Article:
Geminid meteor shower arrives overnight


The Geminids meteor shower is due to peak on Wednesday night, as our planet passes through the biggest swath of a trail of cosmic debris left over by a long-extinct comet. It is an early foreshadowing of the Geminid Meteor shower, which will peak December 13-14.

While the peak is expected to occur when you can see about 120 meteors per hour at about 2 a.m. on December 14, National Weather Service meteorologist Eric Metzger said the moon and cloud cover in the Wichita area are likely to steal the show.

Good viewing conditions are expected in the Upstate, but we could have some clouds for the mountains as we have the remnants of northwest flow snow showers lingering Tuesday night. When Earth plows through a stream of meteoroids, creating a much higher rate of meteors, we call it a meteor shower.

"They are not a very speedy meteor and, because they are not travelling as swiftly through the Earth's atmosphere, these ones can take on a bit of a yellowish or orangey glow to them", Florian said. And this year, they're predicted to yield about 120 meteors per hour.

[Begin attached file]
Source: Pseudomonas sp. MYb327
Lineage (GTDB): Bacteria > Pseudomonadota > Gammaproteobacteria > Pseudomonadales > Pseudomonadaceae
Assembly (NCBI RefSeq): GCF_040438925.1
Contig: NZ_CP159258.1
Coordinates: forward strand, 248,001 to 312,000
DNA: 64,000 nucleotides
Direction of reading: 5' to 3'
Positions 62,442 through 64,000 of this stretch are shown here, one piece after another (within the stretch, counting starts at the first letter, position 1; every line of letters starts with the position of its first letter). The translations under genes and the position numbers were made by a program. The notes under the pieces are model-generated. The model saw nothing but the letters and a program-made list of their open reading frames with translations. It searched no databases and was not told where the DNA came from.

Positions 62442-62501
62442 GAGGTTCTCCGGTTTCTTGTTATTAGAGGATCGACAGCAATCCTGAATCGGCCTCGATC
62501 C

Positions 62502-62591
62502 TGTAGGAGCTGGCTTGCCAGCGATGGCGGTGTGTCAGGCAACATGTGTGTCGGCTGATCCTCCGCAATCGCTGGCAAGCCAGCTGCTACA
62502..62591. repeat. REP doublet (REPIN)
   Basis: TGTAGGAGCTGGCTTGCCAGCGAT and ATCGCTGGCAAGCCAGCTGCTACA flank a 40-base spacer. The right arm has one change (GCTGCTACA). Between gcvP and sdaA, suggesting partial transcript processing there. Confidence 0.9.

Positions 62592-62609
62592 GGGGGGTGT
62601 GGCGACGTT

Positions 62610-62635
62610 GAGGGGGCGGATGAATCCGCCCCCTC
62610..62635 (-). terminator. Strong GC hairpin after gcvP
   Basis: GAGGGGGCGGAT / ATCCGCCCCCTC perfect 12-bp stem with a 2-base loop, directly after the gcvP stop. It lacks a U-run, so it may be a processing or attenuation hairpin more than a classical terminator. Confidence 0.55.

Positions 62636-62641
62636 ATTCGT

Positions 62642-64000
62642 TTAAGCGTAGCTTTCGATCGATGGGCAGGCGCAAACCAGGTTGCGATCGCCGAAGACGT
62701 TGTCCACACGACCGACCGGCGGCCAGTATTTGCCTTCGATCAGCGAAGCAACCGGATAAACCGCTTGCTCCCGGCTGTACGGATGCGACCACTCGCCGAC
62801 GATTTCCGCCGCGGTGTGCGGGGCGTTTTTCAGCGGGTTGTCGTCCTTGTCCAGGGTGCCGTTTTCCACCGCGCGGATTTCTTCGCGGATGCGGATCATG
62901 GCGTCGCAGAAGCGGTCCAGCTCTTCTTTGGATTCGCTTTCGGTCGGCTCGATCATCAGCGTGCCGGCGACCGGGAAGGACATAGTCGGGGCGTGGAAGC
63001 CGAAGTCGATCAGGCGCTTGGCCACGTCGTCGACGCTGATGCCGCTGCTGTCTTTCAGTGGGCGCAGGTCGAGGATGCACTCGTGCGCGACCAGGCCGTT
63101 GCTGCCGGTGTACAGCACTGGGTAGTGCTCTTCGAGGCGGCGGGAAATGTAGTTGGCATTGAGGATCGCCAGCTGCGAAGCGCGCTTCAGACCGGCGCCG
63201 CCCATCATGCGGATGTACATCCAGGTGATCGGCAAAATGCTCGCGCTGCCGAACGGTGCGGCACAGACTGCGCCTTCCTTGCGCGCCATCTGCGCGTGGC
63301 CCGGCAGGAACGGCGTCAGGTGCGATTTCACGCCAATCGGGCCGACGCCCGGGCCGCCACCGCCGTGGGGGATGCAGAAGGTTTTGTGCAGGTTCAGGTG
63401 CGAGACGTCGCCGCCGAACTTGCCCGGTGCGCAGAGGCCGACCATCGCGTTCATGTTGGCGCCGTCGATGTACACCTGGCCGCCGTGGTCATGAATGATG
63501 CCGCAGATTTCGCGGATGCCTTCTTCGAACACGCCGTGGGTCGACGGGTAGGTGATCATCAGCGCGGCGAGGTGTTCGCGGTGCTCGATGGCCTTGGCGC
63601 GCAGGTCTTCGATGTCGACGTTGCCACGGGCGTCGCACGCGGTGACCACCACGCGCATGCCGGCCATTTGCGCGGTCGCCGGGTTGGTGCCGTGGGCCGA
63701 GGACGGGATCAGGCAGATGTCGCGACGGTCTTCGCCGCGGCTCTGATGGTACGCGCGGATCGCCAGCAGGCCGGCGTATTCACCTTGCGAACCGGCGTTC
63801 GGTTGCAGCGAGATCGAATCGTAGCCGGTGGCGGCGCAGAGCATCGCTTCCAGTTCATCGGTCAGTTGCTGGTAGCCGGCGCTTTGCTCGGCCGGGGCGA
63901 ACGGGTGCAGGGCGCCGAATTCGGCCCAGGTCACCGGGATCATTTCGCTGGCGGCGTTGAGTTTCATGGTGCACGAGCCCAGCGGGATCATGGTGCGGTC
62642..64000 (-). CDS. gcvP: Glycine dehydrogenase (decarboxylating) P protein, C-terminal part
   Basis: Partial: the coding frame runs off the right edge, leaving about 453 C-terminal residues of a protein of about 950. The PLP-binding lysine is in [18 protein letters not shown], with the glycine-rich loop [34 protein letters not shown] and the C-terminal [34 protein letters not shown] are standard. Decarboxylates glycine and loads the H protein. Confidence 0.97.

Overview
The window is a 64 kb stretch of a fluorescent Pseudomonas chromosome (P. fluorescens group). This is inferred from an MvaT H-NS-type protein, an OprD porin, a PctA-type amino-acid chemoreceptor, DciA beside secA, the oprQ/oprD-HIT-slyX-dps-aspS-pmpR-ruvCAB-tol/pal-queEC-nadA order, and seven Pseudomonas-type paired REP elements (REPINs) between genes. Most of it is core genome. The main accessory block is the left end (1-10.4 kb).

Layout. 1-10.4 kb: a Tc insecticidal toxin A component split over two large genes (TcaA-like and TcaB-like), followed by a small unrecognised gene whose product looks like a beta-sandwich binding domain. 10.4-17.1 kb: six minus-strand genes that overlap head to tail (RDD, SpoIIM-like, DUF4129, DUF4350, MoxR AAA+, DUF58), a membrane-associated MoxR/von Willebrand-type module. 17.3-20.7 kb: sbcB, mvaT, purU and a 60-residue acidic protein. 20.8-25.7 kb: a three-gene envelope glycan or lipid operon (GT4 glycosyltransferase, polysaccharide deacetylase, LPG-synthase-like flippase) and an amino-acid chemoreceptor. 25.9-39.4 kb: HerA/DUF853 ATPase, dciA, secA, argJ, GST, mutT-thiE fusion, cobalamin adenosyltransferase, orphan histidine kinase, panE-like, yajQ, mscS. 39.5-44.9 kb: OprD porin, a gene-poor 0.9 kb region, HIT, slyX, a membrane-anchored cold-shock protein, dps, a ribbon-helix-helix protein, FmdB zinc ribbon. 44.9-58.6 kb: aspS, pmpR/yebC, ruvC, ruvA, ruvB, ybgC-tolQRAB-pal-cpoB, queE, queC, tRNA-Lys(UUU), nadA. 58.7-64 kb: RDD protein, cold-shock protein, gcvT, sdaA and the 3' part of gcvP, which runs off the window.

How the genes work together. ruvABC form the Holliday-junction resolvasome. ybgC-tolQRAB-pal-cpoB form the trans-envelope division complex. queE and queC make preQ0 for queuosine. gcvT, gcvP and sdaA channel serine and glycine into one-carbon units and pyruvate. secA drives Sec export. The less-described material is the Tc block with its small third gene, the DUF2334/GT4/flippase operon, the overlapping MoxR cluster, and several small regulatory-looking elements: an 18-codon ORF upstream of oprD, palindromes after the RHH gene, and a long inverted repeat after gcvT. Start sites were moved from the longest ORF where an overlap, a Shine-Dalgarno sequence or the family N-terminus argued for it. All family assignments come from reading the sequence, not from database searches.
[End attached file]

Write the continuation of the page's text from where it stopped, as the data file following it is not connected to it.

Last year, the shower peaked at the same time as the supermoon, which washed out the fainter meteors.

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The best meteor shower of the year is here.

Notably, the Geminids are also one of two meteor showers that come from what is believed to be an asteroid. It will peak around 2am, when the sky is darkest. The Moon will be a barely-there waning crescent.

In the D.C. metro area, begin to look for the show before about 10 p.m. when the brightest stars in the Gemini constellation will rise above the horizon.

If you can, try to go somewhere away from city lights. They also suggest to give your eyes about 20 minutes to adapt to the dark for optimal viewing. As they write, "it's even possible to have your back to the constellation Gemini and see a Geminid meteor fly by".